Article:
The wealthiest 1 percent took a beating last year, with the Occupy Wall Street movement pointing fingers at the segment and the impact of increased. But they’ll live. In fact, I think they’ll be just fine.
“It’s like when you were a kid and you got your spanking, and it wasn’t as bad,” said Rex Macey, chief investment officer of Wilmington Trust. “The anticipation was a lot worse than the actual punishment. That’s the way the top 1 percent feels.”
Wilmington Trust threw a press briefing Tuesday in New York, to provide an outlook on wealth management and thein general.
When you look at where tax rates ended up and whatplanning rules are, the top 1 percent didn’t have it so bad, Macey added. “My dividend income is being taxed at 20 percent. Well that’s better than 39.6 percent.”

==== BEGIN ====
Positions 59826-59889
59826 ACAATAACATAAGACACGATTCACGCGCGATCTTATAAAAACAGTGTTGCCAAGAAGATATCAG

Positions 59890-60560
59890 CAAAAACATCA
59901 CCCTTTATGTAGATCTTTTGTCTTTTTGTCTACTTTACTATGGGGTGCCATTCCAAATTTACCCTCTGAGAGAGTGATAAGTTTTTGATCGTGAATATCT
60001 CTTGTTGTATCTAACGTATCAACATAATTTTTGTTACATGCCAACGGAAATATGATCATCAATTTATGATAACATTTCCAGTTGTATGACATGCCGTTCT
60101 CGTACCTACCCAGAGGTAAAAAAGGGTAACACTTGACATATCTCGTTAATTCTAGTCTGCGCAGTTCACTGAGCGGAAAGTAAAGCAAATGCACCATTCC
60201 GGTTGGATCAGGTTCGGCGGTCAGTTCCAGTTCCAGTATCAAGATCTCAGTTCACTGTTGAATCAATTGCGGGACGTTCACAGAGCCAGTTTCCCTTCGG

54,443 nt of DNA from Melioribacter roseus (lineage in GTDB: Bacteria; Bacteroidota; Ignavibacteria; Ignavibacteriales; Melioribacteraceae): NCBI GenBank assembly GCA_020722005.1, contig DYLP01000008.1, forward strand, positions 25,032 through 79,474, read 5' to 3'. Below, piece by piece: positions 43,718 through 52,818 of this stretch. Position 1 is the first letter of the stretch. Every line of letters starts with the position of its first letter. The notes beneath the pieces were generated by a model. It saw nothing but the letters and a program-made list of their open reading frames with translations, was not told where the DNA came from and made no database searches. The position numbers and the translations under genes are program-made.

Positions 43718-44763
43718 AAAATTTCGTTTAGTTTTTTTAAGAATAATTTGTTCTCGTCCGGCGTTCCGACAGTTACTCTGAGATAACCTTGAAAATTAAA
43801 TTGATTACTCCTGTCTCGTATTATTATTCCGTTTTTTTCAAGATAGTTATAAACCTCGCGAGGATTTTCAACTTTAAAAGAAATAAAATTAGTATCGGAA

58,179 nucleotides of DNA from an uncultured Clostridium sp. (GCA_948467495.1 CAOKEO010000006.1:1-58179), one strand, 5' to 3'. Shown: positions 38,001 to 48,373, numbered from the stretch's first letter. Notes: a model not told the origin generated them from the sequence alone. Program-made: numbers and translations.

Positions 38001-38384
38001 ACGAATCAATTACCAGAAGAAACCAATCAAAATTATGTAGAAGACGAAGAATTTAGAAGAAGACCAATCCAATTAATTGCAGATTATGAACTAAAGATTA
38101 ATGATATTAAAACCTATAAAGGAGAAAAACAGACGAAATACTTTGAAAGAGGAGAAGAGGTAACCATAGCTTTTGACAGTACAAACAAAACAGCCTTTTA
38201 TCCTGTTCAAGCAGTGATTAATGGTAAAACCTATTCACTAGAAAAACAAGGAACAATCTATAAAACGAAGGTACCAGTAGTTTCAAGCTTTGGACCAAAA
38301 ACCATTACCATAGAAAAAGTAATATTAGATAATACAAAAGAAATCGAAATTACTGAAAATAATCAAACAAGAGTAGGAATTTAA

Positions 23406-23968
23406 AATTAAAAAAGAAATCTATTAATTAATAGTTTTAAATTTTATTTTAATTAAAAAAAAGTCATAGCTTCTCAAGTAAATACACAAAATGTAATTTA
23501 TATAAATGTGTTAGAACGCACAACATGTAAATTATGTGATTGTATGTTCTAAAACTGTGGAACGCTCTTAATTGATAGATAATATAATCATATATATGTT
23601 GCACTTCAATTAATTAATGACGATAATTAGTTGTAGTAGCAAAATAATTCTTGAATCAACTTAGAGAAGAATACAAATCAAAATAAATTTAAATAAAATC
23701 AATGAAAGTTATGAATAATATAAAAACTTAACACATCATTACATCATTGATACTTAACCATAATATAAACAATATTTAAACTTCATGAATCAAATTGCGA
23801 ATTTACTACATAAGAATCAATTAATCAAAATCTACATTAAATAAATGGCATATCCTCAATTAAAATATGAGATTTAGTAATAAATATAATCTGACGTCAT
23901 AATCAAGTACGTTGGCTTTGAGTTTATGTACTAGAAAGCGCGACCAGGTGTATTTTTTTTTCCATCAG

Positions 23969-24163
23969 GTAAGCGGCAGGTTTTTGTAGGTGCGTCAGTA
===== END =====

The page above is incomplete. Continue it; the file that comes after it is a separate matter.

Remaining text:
Thomas Rogerson, senior managing director and family wealth strategist for Wilmington Trust, believes the rich are toning down their showy displays of wealth, however. They’re trying to live more obscure lifestyles, away from the public eye. The idea is, it’s not the ‘90s anymore.
That said, I think the wealthy have been doing that for a while now. It’s been catching on since the crisis, but perhaps there’s still a way to go. We’ve come a long way since the Vanderbilt family.